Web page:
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SC to hear CAA petitions on December 6

Apex court grants three weeks to Assam and Tripura governments to file their responses on the matter
Supreme Court of India
Supreme Court of India
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Our Legal Correspondent   |   New Delhi   |   Published 01.11.22, 02:01 AM

The Supreme Court on Monday listed a batch of around 230 petitions challenging the constitutional validity of the Citizenship Amendment Act (CAA) on December 6 and granted three weeks to the Assam and Tripura governments to file their responses on the matter.

A bench of Chief Justice U.U. Lalit, Justice S. Ravindra Bhat and Justice Bela Trivedi adjourned the matter after solicitor-general Tushar Mehta, appearing for the Centre, said the government had already filed its affidavit, but the Assam and Tripura governments needed to file separate affidavits.

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Mehta said 50 of the petitions before the court related to Assam and Tripura.

The amended law seeks to grant citizenship to migrants belonging to Hindu, Sikh, Buddhist, Christian, Jain, and Parsi communities who came to the country from Pakistan, Bangladesh, and Afghanistan on or before December 31, 2014.

During the hearing, senior advocate and DMK MP P. Wilson complained that the Centre had not addressed the issue relating to the grant of citizenship to Hindu Tamils from Sri Lanka.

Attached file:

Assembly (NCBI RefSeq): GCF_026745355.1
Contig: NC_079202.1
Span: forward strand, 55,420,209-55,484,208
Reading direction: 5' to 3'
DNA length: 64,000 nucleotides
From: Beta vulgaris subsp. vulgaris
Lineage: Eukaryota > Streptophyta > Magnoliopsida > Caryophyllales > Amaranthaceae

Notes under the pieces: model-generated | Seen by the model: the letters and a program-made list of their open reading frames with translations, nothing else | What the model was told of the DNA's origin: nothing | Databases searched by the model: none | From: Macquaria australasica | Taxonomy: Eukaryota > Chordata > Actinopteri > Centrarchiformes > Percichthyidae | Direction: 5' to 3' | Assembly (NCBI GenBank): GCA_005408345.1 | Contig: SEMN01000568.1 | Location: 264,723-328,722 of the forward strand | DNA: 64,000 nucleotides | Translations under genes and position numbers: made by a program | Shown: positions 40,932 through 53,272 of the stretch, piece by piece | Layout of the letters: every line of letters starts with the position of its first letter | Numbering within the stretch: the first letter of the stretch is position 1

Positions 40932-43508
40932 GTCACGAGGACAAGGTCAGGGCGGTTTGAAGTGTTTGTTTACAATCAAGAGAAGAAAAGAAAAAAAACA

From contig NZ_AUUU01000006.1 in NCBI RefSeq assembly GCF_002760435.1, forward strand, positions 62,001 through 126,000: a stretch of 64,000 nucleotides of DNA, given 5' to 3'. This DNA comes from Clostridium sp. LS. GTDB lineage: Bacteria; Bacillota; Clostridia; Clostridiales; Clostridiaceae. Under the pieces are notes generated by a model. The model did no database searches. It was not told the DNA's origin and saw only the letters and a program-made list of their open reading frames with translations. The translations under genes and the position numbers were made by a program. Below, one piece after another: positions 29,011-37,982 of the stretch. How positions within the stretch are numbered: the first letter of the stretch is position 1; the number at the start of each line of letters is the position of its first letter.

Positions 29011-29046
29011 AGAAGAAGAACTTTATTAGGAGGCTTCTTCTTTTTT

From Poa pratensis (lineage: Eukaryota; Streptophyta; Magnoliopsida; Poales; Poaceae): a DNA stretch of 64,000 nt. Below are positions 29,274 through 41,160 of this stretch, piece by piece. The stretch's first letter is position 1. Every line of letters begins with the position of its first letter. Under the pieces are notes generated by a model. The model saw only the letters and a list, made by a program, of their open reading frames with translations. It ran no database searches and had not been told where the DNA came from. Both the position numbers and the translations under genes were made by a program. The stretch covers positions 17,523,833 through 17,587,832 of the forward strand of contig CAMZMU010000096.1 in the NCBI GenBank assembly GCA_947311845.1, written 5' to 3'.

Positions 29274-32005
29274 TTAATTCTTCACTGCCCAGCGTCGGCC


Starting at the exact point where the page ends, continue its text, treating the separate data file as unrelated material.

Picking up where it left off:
The apex court designated the petition filed by the Indian Union Muslim League (IUML) to be the main case and appointed advocates Pallavi Pratap, appearing for the IUML, and central government panel advocate Kanu Agarwal as “nodal counsel”.

Chief Justice Lalit said the case would come up before another bench as he would retire on November 8.

He then dictated the following order: “In keeping with the directions issued by this court, these matters are listed today. At the outset, solicitor-general Mr Tushar Mehta has submitted that he may be given additional time to comply with directions issued by this court.

“He further submits that responses by states of Assam and Tripura have not been filed and accommodation be granted on that. Having noted that there are various matters projecting multiple issues, in our view the resolution to instant controversy can be achieved if two-three matters are taken as lead matters and convenience compilations are prepared well in advance. Such process will make the conduct of the proceedings easy.”

In 2019, the apex court had issued a notice to the Centre on the batch of petitions, but thereafter the matter could not be taken up as the country went into the Covid-induced lockdown on March 24, 2020.



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